Vasquez, C., Lioznov, D., Nikolaenko, S., et al. AIDS Patient Care and STDs (2013), Vol. 27 No. 5, pp. 304-310.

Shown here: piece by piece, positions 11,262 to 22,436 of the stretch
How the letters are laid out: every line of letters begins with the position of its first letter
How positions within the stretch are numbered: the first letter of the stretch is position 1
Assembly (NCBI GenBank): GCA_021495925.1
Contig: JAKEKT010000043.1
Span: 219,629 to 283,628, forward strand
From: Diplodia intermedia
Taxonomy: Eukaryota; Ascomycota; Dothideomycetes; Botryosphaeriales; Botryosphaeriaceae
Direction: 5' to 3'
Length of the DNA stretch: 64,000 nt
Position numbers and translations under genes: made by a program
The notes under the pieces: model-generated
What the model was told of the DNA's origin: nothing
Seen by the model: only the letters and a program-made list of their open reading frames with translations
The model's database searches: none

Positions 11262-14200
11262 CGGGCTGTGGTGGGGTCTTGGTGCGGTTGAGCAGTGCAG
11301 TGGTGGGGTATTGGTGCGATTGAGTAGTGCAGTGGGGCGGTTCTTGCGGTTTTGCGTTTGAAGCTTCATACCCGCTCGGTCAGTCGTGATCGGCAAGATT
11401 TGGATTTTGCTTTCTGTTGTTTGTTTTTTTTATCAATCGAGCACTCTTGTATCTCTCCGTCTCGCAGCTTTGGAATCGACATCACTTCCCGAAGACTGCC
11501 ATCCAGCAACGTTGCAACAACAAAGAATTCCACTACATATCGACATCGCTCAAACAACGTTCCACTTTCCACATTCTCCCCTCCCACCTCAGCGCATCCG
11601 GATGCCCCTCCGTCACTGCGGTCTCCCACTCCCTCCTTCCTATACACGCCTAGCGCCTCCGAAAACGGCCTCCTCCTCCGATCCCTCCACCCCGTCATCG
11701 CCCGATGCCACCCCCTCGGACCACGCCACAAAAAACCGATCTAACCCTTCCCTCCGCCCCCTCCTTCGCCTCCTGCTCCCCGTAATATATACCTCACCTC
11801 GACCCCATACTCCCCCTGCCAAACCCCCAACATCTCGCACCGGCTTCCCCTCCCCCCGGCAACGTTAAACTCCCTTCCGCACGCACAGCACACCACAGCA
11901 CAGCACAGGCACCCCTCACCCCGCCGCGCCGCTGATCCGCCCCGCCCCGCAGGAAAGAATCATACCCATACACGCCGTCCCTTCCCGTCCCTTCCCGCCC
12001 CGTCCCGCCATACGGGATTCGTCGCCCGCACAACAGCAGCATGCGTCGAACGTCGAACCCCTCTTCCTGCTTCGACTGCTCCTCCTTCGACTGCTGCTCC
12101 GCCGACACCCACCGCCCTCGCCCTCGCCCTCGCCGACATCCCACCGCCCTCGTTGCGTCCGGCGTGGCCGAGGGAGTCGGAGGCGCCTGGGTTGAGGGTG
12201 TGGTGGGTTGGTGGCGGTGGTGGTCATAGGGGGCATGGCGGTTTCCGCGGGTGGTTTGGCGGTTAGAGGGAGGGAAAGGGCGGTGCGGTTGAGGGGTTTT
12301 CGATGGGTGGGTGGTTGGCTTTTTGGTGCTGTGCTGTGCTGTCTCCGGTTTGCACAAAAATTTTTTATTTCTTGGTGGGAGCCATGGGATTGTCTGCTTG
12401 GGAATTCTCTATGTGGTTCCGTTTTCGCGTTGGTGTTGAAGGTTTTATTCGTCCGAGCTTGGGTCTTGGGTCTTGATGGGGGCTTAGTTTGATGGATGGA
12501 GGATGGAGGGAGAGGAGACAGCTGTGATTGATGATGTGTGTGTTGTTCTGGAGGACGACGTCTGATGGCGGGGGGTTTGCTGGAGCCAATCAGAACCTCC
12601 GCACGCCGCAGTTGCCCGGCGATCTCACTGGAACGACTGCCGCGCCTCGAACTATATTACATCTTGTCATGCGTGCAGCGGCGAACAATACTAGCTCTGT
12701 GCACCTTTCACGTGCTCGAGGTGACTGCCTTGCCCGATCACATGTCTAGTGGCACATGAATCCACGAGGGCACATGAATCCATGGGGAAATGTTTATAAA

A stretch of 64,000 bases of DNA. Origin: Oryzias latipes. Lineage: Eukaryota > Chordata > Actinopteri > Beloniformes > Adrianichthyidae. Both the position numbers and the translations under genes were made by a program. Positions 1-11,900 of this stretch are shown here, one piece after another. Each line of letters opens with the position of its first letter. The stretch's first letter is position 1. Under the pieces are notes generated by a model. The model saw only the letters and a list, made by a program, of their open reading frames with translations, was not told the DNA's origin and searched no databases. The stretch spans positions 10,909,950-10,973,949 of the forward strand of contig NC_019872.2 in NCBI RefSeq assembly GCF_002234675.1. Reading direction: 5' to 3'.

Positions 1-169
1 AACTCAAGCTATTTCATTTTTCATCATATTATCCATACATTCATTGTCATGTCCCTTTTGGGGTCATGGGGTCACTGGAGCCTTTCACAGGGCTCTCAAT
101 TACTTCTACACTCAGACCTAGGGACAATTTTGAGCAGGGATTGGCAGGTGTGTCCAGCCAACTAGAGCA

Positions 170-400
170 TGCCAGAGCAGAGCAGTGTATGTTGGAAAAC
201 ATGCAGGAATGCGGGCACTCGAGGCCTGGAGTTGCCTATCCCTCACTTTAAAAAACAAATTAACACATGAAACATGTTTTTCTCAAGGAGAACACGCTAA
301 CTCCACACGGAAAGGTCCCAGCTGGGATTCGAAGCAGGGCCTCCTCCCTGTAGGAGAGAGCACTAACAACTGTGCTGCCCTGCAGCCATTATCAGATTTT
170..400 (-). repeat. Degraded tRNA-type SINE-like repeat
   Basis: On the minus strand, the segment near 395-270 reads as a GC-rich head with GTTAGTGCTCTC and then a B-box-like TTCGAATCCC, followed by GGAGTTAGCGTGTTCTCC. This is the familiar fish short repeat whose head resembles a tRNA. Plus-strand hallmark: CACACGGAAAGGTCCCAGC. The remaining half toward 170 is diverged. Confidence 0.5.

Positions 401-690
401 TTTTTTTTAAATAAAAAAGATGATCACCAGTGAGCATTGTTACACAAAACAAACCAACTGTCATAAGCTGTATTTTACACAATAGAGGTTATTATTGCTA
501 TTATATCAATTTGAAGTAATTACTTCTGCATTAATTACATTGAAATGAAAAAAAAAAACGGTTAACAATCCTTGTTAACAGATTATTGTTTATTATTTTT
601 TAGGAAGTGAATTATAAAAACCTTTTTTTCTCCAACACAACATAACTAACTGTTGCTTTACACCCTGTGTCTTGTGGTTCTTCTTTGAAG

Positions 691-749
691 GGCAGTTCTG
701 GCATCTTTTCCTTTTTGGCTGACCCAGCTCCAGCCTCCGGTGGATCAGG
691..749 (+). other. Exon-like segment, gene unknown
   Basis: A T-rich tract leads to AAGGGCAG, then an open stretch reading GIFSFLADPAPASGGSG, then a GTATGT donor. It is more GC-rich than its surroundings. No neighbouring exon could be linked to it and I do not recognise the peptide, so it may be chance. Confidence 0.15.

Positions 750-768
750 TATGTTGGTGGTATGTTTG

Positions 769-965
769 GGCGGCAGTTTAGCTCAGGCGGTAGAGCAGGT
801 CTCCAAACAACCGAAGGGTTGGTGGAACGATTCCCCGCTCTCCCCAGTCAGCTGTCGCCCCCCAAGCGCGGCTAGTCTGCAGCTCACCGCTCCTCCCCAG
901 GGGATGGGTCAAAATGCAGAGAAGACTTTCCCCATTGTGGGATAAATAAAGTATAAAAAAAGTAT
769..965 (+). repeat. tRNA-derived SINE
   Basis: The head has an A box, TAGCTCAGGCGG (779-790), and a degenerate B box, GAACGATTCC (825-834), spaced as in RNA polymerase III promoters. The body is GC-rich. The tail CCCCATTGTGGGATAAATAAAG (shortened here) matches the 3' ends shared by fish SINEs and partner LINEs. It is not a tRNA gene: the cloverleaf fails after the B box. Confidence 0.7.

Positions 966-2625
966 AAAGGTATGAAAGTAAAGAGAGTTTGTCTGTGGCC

The authors assessed differences in risk factors between male and female HIV clients at two HIV referral facilities in St. Petersburg, Russia. Injecting drug use and sex were the main HIV risks in both males and females, but significant differences affected their uptake of HIV and related services. From March to May 2011, surveys were conducted with 152 clients (52 percent of these were women). Comorbidities included tuberculosis among men and sexually transmitted infections among women. Men were more likely than women to report HIV risk related to drug use (78 percent to 45 percent, respectively) and a history of injecting drug use (86 percent versus 49 percent). More women than men reported unprotected sex (61 percent to 18 percent). Men cited drug use as the primary reason for seeking HIV testing; women cited drug use, unprotected sex, and worries about their partner’s health. About half of males and females abused alcohol. Participants had high levels of HIV treatment knowledge, but delayed seeking care (47 percent and 35 percent); anecdotal reports identified stigma as a barrier. Women were more likely to access psychosocial services, yet men and women similarly accessed services for mental health care and injecting drug use, HIV, and group meetings. Gender-related differences in access and uptake of services should help inform HIV resource distribution in Russia.